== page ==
13.  Peel off two more sheets, butter the layer, and continue until you have a rectangle again, one half buttered, the other half not.

14.  Spread about ½ the cheese mix out on the buttered half of the dough.  Leave about an inch space around the edges.

15.  Peel off two more sheets of the dry dough and lay them on top of the cheese mix.  Butter. Peel. Butter. Peel. You get the drill.

16.  When you have completed all the layers, butter the edges and then fold them up to form a seal.

17.  Repeat with the rest of the package of phyllo dough and filling.

18.  Put the byrek in the oven and bake for about 25 minutes.  Maybe a bit longer. You want it a good golden brown on top, like this:

19.  Cut into squares or in half or however many servings you want to get out of it.  I usually end up cutting it into small pieces and then snarfing up a bunch of them, because they’re small.  These freeze well and you can reheat in the microwave.

So delicious and tasty, you’ll wonder why you haven’t made this before.  And then you’ll get pissed that you’ve wasted so much time NOT making this that you’ll eat the whole thing.  Totally worth it, though.  Seriously.


Happy sigh.

I have no words for this.  Other than “Yes, please”.

How much do you love this woman? Surely not as much as I do.  So visit herTweet her.  Stalk her.  Your life will be much richer for it, believe me.

 

 

 

19 Comments

THANK YOU FOR BEING SO SWEET!

I’m so thrilled to be here. Truly.

And you will NOT be sorry when you make this.

XOXOXOXOXOXO

S

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Just like this recipe here, Suniverse is the perfect light and heavenly crust with the real deal inside.
I love her, her posts, her tweets, her kindness.

She has been just about the find of the century for me on twitter.

So happy to see her here.

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I love that this recipe isn’t sullied with spinach. Not enough to make it myself, but I’d totally eat it at your house if you served it to me. I’ll make the martinis.

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I didn’t think that I could love you any more than I already do, but oh yes. It’s possible.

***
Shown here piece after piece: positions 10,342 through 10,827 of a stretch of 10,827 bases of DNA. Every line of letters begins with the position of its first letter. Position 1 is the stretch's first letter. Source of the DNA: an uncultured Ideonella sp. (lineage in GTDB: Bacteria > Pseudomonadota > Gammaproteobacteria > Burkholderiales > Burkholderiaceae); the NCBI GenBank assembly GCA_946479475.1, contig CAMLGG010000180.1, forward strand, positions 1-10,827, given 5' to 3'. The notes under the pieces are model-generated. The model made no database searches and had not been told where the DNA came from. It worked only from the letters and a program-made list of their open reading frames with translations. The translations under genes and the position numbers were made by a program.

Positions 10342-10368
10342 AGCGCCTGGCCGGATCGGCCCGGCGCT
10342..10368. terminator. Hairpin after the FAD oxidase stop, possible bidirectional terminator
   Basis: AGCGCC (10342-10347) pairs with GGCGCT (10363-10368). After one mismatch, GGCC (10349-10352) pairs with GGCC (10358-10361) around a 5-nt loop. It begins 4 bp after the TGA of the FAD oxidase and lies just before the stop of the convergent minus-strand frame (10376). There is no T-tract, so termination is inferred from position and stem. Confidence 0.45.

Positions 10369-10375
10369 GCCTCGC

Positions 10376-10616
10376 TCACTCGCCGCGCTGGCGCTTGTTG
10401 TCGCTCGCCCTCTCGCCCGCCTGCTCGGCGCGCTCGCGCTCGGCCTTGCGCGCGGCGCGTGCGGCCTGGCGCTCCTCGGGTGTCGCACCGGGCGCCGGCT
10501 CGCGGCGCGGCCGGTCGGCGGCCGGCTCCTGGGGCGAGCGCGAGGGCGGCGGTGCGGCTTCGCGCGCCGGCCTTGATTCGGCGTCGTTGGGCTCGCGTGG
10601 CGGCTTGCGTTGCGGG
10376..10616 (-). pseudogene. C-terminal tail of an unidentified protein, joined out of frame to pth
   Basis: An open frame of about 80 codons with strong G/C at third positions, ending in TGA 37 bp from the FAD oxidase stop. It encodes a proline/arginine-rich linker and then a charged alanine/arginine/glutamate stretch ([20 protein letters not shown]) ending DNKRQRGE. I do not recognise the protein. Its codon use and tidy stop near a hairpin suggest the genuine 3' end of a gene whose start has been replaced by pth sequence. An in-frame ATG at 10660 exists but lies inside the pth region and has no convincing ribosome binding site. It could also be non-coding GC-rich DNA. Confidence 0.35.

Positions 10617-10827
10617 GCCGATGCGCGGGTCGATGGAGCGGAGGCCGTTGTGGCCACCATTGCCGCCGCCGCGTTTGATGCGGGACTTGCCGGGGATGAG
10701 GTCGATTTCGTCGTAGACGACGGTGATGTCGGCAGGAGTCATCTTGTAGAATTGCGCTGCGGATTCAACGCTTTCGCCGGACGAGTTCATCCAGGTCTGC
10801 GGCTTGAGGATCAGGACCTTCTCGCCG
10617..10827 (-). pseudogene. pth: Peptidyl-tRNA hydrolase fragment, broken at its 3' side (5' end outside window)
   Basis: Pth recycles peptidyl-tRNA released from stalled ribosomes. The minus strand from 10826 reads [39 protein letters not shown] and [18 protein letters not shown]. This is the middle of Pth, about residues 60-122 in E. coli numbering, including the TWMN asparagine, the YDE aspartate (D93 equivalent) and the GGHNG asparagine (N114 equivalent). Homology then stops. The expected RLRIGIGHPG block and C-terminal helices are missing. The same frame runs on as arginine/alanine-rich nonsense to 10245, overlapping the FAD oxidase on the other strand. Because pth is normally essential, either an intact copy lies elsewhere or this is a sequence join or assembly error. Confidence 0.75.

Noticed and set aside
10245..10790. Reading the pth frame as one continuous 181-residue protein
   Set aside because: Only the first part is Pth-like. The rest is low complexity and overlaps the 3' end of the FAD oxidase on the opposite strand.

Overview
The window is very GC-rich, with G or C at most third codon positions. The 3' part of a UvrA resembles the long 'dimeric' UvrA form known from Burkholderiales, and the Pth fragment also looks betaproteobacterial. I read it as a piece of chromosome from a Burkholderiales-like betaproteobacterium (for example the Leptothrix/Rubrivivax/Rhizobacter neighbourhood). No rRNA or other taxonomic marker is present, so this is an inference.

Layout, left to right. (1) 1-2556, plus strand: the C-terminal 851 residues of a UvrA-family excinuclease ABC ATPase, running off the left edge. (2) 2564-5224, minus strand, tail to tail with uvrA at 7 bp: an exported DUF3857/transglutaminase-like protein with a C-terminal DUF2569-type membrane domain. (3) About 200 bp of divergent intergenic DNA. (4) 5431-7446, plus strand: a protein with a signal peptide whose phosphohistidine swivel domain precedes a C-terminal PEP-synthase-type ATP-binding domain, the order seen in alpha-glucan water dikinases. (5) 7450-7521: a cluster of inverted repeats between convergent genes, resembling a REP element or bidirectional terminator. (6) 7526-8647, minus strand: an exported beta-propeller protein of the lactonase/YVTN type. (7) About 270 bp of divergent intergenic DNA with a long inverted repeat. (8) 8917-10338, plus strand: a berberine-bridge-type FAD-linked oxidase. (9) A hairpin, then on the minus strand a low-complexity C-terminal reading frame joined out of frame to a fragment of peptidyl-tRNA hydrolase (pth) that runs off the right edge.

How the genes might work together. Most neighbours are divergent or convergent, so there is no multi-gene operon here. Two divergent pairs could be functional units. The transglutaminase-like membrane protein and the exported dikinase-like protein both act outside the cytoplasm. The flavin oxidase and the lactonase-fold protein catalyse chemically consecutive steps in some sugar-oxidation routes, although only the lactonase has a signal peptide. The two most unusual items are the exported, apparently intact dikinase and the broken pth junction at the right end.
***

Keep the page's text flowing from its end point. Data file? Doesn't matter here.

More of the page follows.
This? Is one of my favoritests foods in the whole wide world.

FAB guest post you, too!

I’m hungry already!

XO

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Alexandra – YOU MAKE ME SO HAPPY!

MommaKiss – Totally drool worthy, and you’re welcome.

Alison – Thanks! It’s so great to be here!

Missy – Thanks! I’ll see you at my place. And your place. And behind the garage.

Poppy – Done and done. Let’s check our calendars.

Galit – THANK YOU!!! And isn’t it sooooo gooooood? Yum.

Renee – It’s great. I could probably get you a good baklava recipe. I’ll get on that.

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A stick? I 100% believe that they use an actual stick and now I desperately want to watch how phyllo dough is made.

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Mrs. Jen B

I watched it being made once on “No Reservations” – it was amazing. Almost transparent. Talk about craftsmanship. In other news, I can make a loaf of bread that looks sorta like actual bread. I mean come on.

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I like the sound of the recipe and think I will give it a try… thank you for sharing x PS Dont know suniverse yet, but will also give her a squizz!

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Suniverse is my newest love in blog world. We just discovered each other a few weeks ago and she is so outrageously funny that I have big-time girl love for her.

I don’t know why, but that last sentence sounded Asian. I think it’s cause I haven’t had enough coffee yet this morning.

My mother in law is Italian and a gourmet chef, double whammy of cooking, there. She makes this with and without the spinach and it is heaven in the mouth. she also makes the most phenomenal baklava and once when I was feeling ambitious and also insane, I decided to make her baklava. She too makes the homemade phyllo. But I wasn’t that insane, so I bought the ready made dough. It was terrible. I cried. That crap’s crazy hard to work with. Now, I BUY my baklava and anything else made from phyllo dough from the Greek bakery.

Now I’m even more girl crushing on her because she can handle phyllo dough. Thanks for sharing!

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Reply

Hey there! This post could not be written any better!
Reading through this post reminds me of my old room mate!

He always kept talking about this. I will forward this
post to him. Pretty sure he will have a good read. Many thanks for sharing!

Reply